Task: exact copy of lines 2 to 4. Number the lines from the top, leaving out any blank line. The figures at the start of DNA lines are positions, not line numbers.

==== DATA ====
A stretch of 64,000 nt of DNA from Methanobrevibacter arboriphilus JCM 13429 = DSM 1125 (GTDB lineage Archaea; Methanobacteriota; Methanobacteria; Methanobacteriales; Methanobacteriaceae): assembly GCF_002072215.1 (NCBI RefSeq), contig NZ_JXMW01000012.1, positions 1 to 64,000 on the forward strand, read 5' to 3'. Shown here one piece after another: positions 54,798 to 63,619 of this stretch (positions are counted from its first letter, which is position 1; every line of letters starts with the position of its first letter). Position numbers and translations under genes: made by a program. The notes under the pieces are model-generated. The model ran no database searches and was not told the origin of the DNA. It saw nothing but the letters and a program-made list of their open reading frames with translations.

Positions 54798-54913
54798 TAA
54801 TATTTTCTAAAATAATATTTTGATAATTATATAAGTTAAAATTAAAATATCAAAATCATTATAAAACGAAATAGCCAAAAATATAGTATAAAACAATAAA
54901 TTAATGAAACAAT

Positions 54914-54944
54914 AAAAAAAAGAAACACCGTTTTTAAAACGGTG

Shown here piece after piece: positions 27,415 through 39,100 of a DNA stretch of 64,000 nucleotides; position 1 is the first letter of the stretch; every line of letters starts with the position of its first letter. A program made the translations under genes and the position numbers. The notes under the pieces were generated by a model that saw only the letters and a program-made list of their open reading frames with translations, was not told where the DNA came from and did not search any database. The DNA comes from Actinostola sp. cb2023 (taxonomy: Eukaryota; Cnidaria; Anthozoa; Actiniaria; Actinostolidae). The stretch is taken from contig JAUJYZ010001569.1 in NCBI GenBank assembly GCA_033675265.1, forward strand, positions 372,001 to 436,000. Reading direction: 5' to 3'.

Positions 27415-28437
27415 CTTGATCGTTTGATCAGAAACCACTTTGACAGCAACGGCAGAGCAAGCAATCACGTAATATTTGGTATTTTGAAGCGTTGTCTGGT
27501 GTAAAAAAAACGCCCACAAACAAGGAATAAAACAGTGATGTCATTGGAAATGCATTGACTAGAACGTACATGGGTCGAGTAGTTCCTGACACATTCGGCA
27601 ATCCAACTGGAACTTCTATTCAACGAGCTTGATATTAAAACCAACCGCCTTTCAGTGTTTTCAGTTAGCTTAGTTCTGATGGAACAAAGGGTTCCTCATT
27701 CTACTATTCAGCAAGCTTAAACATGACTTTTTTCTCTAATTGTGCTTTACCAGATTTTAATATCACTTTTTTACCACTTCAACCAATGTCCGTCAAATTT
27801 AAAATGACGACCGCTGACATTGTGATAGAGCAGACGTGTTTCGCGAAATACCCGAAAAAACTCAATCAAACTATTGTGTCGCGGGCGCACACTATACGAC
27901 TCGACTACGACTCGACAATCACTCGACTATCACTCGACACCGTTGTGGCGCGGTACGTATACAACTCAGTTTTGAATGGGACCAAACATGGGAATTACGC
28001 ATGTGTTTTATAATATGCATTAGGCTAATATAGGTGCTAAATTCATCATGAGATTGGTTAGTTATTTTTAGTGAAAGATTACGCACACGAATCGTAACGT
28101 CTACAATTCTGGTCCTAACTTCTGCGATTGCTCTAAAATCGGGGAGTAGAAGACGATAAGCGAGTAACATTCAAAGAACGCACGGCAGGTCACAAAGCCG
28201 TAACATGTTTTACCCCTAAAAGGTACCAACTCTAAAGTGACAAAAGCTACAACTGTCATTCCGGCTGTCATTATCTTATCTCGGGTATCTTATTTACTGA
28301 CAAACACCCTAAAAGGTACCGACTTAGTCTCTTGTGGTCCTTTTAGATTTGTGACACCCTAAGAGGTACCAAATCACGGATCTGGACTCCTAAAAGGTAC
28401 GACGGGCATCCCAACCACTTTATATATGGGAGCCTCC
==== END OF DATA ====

Positions 54798-54913
54798 TAA
54801 TATTTTCTAAAATAATATTTTGATAATTATATAAGTTAAAATTAAAATATCAAAATCATTATAAAACGAAATAGCCAAAAATATAGTATAAAACAATAAA